Mock up images of this housing proposal displayed at the announcement show that what they are calling “modular housing” are really repurposed construction trailers arranged and designed as a prison-like structure. There is provision of meal service, so the units don’t contain a place to cook. It is also “supportive housing” with 24/7 staff, in addition to a resident Intensive Case Management team at one site. So everyone gets a box with a bathroom, is kept under constant surveillance by staff, and managed by social and healthcare workers.
As “supportive” housing, these will not be tenancies under the Residential Tenancy Act; residents will have no tenant rights, no privacy and no autonomy from Community Worker staff. BC Housing’s “temporary modular housing” is a continuation of the surveillance and control strategy employed on 135A now, although perhaps with the police guns more out of view. The police will undoubtedly collaborate in the management of these new housing projects and their residents, in order to appease property owners and businesses in the neighbourhood.
Not enough to meet the need
In addition, these 160 units don’t even come close to addressing the homelessness crisis in Surrey. The official count was 602, but multiplying it by three would be much closer to the truth. There are easily 160 people in the tents along 135A alone, and another 100 in shelters in the area; so this can’t even address homelessness in Whalley, never mind across the city.
The second phase of the plan is 250 units of “permanent affordable housing”. These “permanent” housing units will in fact be impermanent modular housing, supposedly in place by the end of the year at locations not yet determined. The media employed the phrase “permanent modular housing,” an oxymoron that presents cheaply made, prefab, movable and stackable units on land that will likely be scheduled for future condo development as permanent. Also, these 250 units of “permanent” housing will replace the 160 temporary units, not be in addition to them. So when all is said and done, Surrey will have 250 units of housing for a homeless population that increased 50% between 2014 and 2017 and shows no signs of slowing.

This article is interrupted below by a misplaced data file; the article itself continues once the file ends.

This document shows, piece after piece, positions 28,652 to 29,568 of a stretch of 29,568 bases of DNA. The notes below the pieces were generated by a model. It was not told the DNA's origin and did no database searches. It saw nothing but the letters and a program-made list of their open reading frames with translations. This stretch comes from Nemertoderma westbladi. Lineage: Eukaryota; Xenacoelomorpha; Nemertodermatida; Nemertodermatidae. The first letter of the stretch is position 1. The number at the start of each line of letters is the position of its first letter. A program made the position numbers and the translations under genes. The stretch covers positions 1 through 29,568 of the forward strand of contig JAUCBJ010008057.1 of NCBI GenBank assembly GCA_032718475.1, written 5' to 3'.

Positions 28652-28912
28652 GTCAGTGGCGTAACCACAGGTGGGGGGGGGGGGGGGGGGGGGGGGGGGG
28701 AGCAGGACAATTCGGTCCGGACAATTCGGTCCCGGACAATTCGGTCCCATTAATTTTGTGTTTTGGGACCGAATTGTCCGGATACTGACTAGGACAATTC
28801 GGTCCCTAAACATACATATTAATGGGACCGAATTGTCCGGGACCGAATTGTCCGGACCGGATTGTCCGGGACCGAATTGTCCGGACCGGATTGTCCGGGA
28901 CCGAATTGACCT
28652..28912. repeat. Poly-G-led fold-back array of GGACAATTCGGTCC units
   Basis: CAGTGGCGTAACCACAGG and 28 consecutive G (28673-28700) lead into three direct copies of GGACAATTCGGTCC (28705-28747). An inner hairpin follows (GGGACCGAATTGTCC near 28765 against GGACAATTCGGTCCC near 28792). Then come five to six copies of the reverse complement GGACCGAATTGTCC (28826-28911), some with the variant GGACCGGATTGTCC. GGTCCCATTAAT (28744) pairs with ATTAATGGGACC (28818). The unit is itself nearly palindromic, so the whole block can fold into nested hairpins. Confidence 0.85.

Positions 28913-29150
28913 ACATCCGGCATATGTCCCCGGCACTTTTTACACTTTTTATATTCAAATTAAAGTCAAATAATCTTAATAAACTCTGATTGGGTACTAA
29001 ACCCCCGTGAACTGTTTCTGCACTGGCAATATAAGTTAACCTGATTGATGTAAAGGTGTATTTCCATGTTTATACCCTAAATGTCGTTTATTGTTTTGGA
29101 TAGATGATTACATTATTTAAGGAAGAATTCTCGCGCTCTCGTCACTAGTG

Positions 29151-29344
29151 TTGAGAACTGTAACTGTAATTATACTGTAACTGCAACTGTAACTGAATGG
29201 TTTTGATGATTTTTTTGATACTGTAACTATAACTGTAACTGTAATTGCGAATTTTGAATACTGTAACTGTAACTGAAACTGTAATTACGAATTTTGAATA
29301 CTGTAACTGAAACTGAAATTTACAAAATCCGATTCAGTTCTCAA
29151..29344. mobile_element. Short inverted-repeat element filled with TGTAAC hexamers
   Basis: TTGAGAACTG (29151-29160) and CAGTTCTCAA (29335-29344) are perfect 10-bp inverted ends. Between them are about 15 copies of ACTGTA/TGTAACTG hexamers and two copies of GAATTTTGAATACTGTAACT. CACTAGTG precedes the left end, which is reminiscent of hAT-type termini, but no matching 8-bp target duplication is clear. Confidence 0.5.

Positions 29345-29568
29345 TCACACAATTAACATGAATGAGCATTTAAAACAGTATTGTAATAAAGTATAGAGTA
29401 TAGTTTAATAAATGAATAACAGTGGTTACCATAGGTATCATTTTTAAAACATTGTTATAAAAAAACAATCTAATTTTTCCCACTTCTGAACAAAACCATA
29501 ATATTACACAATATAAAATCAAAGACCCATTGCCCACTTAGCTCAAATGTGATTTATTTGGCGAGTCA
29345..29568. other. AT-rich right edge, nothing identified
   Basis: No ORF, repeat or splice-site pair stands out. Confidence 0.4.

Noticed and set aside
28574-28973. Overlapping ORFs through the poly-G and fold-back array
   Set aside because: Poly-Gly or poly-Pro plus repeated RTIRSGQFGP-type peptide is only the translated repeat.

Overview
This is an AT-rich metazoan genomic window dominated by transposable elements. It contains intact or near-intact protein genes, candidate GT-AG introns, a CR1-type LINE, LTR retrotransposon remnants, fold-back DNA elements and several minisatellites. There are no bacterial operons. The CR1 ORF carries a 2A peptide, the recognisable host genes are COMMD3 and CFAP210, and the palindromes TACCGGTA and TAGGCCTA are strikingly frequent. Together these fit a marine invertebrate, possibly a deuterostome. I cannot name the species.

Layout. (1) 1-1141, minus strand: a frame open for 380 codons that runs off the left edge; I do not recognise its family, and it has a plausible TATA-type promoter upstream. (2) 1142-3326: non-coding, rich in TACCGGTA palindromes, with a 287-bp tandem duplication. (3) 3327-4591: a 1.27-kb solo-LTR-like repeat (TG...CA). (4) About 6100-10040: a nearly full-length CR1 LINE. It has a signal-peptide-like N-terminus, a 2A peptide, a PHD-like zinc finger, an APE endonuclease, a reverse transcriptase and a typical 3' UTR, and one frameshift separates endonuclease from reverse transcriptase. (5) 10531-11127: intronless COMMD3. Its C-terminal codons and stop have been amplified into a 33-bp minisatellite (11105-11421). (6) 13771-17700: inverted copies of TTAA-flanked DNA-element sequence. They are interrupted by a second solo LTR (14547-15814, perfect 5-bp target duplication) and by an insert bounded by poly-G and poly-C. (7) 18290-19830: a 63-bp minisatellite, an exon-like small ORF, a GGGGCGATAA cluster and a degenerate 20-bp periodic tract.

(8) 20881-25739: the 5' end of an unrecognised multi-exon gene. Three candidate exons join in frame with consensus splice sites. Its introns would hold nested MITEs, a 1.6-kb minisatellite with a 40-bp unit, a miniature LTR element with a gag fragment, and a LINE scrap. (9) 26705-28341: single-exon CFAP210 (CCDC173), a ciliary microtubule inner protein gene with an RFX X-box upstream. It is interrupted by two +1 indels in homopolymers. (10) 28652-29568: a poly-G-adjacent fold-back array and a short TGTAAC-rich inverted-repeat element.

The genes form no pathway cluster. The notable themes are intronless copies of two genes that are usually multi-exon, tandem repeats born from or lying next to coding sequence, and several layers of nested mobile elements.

Clearing the zone for massive gentrification
The 160 temporary trailer units are explicitly targeted for the people living on 135A. At the public announcement, mayor Hepner remarked, “Once built, given the type of accommodation and number of spaces that are being provided, I cannot think of a reason for anyone to pitch a tent on 135A Street.” It’s a declaration that homelessness in the area has been solved, anyone trying to set up a tent will be aggressively removed (“tough love” according to City Councilor Tom Gill), and the ‘public’ can expect a cleared and reclaimed space.
Earmarking this supply of housing for the population on 135A aligns perfectly with the City’s gentrification plans for the area. At the same time that the Surrey Outreach Team was unleashed on the Strip, the City gave final approval to the Surrey City Centre Plan, a massive, full-scale gentrification scheme to remake Whalley into Surrey’s downtown, a plan that the business sector and the municipal government is anxious to push along. Removal of the residents of 135A is a prerequisite for that plan’s actualization.
Worse than inadequate, the NDP’s Provincial housing initiative to address the homelessness crisis in Surrey is being mobilized by the City into a strategy of removing homeless people from 135A in preparation for massive gentrification. Those homeless people who are taken off the street will be warehoused in units that are inadequate in quantity and quality, and managed and controlled by service providers. Most will remain on the street. Rather than meeting the needs of homeless people in Surrey or addressing the expanding housing crisis, the NDP’s Surrey model of homeless housing focuses on moving homeless people out of the way of profit-driven development and economic growth . Only a substantial and committed provision of dignified non-market housing (affordable, adequate, secure, self-managed) will stem the tide of increasing housing precarity that has resulted from decades of austerity and neoliberal state policies that the BC NDP and Hepner’s City of Surrey continue today.